The 5 Most Common Causes of Bicycle-Car Accidents

 Often, cars are more likely the culprit when there’s an accident because they are larger in size and more powerful.  But if you’re going to consider the data arising from various bicycle-car accidents, bicyclists are as likely to cause road accidents as the motorists.

As more cities adopt bicycle-friendly cultures, bicycle-and-car accidents become more common. Even though cyclists often enjoy their own lanes, cars and bicycles still share the road. In most states, they also share the same traffic laws—and liability for negligence.

By remembering these common causes of bicycle-car accidents, you can help protect yourself from injury and lawsuits.

  1. The “Right Hook.” Many bicycle lanes are along the side of the road. When there isn’t any bike lane, cyclists often ride close to the shoulder. Drivers turning right at an intersection might not see cyclists approaching on their right and accidentally cut them off.
  1. The “Left Cross.” This happens when a car, turning left at an intersection, pulls into the path of an oncoming cyclist. The bicycle could be coming from the opposite direction or going in the same direction as the car on its left side.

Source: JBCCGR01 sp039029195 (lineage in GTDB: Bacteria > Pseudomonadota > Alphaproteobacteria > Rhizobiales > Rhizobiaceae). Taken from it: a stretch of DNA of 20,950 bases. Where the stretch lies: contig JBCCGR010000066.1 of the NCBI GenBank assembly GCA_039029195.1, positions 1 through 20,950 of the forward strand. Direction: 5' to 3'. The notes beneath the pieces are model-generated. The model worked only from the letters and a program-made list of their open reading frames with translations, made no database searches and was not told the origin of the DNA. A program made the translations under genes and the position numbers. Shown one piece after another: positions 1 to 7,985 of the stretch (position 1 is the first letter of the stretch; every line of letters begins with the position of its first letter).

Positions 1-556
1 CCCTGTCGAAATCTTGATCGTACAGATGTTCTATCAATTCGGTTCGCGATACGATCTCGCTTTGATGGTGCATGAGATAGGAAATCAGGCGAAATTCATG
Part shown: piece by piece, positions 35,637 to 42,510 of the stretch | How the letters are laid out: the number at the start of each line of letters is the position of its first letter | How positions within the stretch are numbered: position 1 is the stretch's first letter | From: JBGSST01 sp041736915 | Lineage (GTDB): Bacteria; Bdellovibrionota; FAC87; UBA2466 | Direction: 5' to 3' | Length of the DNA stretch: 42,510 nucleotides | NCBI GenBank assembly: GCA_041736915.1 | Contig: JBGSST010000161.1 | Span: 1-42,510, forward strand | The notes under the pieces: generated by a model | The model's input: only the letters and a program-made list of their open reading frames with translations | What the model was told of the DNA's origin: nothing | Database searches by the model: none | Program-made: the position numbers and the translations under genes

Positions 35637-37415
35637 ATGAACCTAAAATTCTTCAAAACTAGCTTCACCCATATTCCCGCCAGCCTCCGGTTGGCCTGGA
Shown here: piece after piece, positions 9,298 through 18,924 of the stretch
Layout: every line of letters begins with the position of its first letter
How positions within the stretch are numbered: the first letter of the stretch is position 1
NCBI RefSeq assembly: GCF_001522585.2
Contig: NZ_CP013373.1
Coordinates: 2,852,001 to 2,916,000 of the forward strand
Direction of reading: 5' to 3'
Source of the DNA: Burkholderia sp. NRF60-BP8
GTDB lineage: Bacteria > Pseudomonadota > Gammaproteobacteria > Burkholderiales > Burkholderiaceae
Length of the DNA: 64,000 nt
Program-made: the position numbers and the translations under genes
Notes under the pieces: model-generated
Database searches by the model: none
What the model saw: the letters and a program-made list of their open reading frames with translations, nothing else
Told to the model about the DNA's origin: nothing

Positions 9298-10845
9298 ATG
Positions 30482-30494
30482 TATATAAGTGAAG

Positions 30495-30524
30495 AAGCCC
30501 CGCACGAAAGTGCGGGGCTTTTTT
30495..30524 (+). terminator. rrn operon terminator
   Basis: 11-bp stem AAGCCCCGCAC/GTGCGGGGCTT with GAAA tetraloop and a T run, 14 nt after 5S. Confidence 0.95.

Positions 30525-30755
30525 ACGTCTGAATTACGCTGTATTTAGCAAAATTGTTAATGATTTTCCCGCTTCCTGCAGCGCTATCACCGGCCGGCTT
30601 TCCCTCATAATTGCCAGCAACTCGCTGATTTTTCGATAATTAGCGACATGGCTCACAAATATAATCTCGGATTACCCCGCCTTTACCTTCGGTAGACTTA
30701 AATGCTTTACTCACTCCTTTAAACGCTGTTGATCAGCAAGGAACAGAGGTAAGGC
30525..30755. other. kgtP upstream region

1. Not all roads have stop signs at intersections. Sometimes, a car will heed its stop sign but not realize that an oncoming cyclist, with the right-of-way, doesn’t have a stop sign. The car then pulls out in front of the bicycle, causing a collision. Other times, the bicyclist has a stop sign and the car does not.

Some states require that cyclists come to a complete stop at intersections. If they don’t, and are involved in a collision, it could bar them from recovering damages—regardless of who was at fault.

  1. Sometimes cyclists follow too closely to cars. If a car stops abruptly, it can lead to a rear-end collision.
  1. Drivers who fail to check their mirrors can accidentally block a cyclist’s path by opening their doors as the cyclist approaches.

Both cyclists and drivers can take steps to minimize the likelihood of an accident. For example, cyclists can always ride with traffic, wear reflective clothing and use hand signals to indicate their intentions. Drivers can exercise greater awareness of cyclists and maintain a safe distance.

When it comes to road security, still both bicyclists and drivers should take the proper precautionary measures. They should both learn from the common bike-car collisions to make them reminded about possible accidents and how to avoid them.

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